Improving air quality, now and in the future

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As a member of the Healthy Air Coalition, CIEH has argued for the UK Government and devolved nations to adopt more ambitious air quality targets that meet WHO air quality guidelines, and implement a holistic regulatory framework that supports local authorities with the capacity to enforce air quality targets.

The Chartered Institute of Environmental Health (CIEH) serves as the professional voice of environmental health, protecting the public, supporting professionals and influencing policy for over 130 years. CIEH’s 7,600 members work locally, nationally and internationally across all areas of environmental health, including food, public health, housing, environmental protection, and health and safety.

As the trusted voice of our profession, CIEH harnesses member insight to ensure government policy creates environments that are cleaner, safer and healthier. Air pollution is at the forefront of this work, as the largest environmental risk to public health, contributing to around 40,000 additional deaths and costing the economy £22.6 billion each year.

Photograph: iStock/oversnap

As a result, CIEH has consistently campaigned for an ambitious and holistic approach to reducing air pollution that encompasses all sources of emissions from industrial, agricultural, transport and domestic.

The World Health Organization provides global air quality guidelines it feels to be appropriate to safeguard public health. Currently, UK legal limits for pollutants are set significantly above these guidelines.

UK should adopt more ambitious air quality targets

As air pollution is a transboundary issue, the UK’s legal framework for air quality is a combination of international commitments, retained EU law and domestic legislation. At a national level, the UK Government and the devolved executives are required to produce a national air quality strategy, and subsequent targets.

England’s current air pollution targets, to reach a maximum concentration of PM2.5 of 10µg/m3 by 2040 and a 35 per cent reduction in population exposure by 2040, are not considered by CIEH to take on board up-to-date evidence and modelling showing most of the country will achieve a more stringent standard by 2023.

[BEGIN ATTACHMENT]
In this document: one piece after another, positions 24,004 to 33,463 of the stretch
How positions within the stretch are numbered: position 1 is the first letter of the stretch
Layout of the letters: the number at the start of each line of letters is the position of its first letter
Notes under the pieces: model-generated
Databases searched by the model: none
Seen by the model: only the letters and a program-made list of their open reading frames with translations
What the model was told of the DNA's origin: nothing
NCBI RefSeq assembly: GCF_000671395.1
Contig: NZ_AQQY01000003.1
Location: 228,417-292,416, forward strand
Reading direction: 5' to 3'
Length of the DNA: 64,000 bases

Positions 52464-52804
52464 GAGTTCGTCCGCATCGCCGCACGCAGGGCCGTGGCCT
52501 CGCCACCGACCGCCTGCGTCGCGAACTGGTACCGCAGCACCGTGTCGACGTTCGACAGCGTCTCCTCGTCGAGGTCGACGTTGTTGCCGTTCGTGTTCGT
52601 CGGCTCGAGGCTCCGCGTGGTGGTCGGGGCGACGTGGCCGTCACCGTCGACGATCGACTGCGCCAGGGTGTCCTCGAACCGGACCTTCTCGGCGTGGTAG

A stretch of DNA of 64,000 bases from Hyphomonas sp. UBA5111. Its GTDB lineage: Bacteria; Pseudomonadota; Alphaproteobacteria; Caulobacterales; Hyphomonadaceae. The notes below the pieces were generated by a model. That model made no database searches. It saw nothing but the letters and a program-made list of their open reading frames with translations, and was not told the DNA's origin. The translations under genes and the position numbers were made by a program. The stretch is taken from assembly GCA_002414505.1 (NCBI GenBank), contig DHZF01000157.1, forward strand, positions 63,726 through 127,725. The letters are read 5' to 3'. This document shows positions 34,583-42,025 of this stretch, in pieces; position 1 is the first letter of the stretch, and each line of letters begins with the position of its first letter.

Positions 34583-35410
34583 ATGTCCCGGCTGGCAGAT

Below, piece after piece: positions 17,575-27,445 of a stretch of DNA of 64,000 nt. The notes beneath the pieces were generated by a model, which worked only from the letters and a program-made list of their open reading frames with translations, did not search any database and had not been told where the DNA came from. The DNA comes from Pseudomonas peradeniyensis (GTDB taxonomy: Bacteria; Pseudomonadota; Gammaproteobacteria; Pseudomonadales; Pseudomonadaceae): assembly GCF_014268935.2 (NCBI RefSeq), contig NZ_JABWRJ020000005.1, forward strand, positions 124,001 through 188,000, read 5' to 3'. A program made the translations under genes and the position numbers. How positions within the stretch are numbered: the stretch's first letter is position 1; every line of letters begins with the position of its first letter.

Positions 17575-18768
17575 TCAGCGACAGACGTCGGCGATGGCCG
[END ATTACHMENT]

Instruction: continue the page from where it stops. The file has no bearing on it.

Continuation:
As a member of the Healthy Air Coalition, CIEH has argued for the UK Government and devolved nations to adopt more ambitious air quality targets that meet WHO air quality guidelines and implement a holistic regulatory framework that supports local authorities with the capacity to enforce air quality targets.

While welcoming the passage of Wales’ Environment (Air Quality and Soundscapes) Act, CIEH is concerned with the current erosion of air quality legislation in many parts of the UK – from the decision to revoke regulations instrumental in setting legally binding emissions commitments, the limited consultation window for the Department for Environment, Food & Rural Affairs’ Air Quality Strategy and the currently slow progression of the Clean Air (Human Rights) Bill.

Matthew Clark is a member of the Chartered Institute of Environmental Health (CIEH) Environmental Protection Advisory Panel. Photograph: CIEH

While air quality is a national issue, it is local authorities that provide the frontline implementation and review of air quality targets and legislation locally. Environmental health practitioners within local authorities have various powers and responsibilities to control air quality in their areas, including regulating the environmental permitting regime which regulates industrial emissions, implementing local land use planning, environmental health, Smoke Control Areas (SCAs), roads, highways, environmental permitting and local air quality management.

Role of local authorities in reducing air pollution

As seen in the new Air Quality Strategy, local authorities are under increasing pressure to secure and maintain air quality standards, while lacking the strategic regulatory framework and necessary resourcing to do so.

In particular, local authorities can help reduce air pollution from transportation by promoting the infrastructure required to support lower emission transport modes to be seen as the best option for the majority – but crucially need the resources to do this.